The mass was gray white and gelatinous in appearance. After formalin fixation and embedding in paraffin, 5 µm sections were cut and stained with H and E staining. Additional sections were taken on poly L-lysine coated slides for immunohistochemistry (IHC). The staining intensity was assessed as weak +, moderate ++, and strong +++. MIB 1 and p53 expression counts were performed as percentage positivity.

Histopathology revealed an infiltrative neoplasm composed of widely scattered spindle shaped cells with eosinophilic cytoplasm in an abundant myxoid stroma with numerous variable sized vessels. Focal perivascular collection of neoplastic cells was seen. The tumor did not reveal obvious atypia. Numerous mast cells and occasional cluster of lymphocytes was seen.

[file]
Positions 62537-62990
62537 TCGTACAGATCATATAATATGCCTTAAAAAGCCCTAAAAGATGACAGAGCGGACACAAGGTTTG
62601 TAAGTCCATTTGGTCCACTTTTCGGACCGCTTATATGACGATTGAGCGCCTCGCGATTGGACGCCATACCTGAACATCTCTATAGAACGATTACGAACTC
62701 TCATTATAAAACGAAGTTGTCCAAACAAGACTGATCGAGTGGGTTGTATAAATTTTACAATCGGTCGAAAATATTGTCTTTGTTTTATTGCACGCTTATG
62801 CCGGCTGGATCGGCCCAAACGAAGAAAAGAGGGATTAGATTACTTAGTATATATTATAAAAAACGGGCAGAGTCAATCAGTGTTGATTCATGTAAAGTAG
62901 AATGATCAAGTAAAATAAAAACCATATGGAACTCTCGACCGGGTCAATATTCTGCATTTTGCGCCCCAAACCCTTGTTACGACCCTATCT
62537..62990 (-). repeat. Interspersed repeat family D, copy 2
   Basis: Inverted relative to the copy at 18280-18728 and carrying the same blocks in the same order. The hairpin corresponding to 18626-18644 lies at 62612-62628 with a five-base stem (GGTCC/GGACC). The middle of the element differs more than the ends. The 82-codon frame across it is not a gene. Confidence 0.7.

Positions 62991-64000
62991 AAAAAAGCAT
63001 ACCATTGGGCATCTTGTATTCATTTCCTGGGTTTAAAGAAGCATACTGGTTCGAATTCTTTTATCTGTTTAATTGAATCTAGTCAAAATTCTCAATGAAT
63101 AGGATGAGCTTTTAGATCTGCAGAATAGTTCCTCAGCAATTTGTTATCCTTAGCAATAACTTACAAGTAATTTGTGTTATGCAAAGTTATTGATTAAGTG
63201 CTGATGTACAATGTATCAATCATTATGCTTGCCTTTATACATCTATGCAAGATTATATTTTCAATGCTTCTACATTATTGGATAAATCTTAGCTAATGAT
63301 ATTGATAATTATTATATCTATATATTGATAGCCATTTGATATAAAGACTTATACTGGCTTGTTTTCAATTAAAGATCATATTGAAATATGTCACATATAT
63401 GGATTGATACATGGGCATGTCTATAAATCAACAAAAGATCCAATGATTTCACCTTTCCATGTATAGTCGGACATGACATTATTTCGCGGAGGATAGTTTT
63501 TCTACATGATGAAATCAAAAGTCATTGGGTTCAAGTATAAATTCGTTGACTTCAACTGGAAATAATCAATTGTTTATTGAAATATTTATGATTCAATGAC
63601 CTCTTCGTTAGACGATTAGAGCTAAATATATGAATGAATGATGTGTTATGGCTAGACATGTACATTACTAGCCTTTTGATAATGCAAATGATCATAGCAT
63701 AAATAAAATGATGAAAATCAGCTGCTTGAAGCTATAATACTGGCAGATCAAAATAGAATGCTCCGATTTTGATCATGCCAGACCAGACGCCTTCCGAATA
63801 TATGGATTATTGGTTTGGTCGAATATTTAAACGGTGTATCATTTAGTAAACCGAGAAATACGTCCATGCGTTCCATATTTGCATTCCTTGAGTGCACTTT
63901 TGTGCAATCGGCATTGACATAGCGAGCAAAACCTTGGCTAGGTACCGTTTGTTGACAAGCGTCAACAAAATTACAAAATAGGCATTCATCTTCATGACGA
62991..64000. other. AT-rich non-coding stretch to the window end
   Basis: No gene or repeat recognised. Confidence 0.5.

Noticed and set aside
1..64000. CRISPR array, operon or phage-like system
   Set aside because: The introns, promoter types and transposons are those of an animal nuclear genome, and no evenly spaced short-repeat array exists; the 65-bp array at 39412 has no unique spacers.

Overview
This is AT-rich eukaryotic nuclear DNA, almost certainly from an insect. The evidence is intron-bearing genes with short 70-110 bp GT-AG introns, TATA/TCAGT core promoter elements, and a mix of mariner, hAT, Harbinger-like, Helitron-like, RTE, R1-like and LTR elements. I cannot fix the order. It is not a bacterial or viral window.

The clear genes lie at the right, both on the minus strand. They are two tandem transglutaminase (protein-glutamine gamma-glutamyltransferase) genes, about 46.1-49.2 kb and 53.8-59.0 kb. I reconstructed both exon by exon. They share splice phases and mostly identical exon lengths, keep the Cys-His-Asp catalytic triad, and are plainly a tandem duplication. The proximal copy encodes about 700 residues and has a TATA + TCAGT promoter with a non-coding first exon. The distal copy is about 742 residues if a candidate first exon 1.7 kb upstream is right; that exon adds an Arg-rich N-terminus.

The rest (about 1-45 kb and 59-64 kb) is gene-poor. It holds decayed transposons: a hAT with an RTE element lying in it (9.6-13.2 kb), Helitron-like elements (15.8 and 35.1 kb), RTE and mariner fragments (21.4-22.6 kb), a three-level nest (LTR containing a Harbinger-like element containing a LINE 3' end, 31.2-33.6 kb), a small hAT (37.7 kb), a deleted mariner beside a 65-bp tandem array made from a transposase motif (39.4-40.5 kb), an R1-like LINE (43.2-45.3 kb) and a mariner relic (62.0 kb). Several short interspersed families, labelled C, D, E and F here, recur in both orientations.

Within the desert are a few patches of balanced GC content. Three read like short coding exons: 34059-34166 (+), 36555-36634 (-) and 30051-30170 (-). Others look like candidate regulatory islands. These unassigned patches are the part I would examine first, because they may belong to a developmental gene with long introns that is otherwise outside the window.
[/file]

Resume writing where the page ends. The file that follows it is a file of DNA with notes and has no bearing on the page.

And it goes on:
The tumor cells demonstrated immunoreactivity for vimentin, CD 34 and focally to PR, desmin and smooth muscle actin, but were negative for CK, S-100, p53, and ER. The tumor revealed a very low MIB 1 expression (< 1%).


AA can be seen in paratesticular soft tissue rarely. It has a propensity for local recurrence(14). 43 cases have been described in the males so far with left spermatic cord involvement in 7 cases.[3] The tumor needs to be distinguished from angiomyofibroblastoma (AMFB), myxoid malignant fibrous histiocytoma and myxoid neurofibroma. The distinctive features are shown in Table 1.

Table 1
Differential diagnosis

The histology of the tumor is similar to that seen in female counterparts. The tumor cells are spindle shaped seen scattered in loose myxoid stroma [Figures [Figures11 and and2].2]. Many vessels of varying caliber are seen surrounded by tumor cells [Figure 3]. Numerous mast cells [Figure 2] were present through out the tumor stroma along with focal lymphoid infiltrate as described also by Garner et al.[8] Steeper and Rosai postulated a myofibroblastic origin of the tumor cells,[1] but recently Martinez et al. in 2003 found a smooth muscle cell origin using electron microscopy.[6]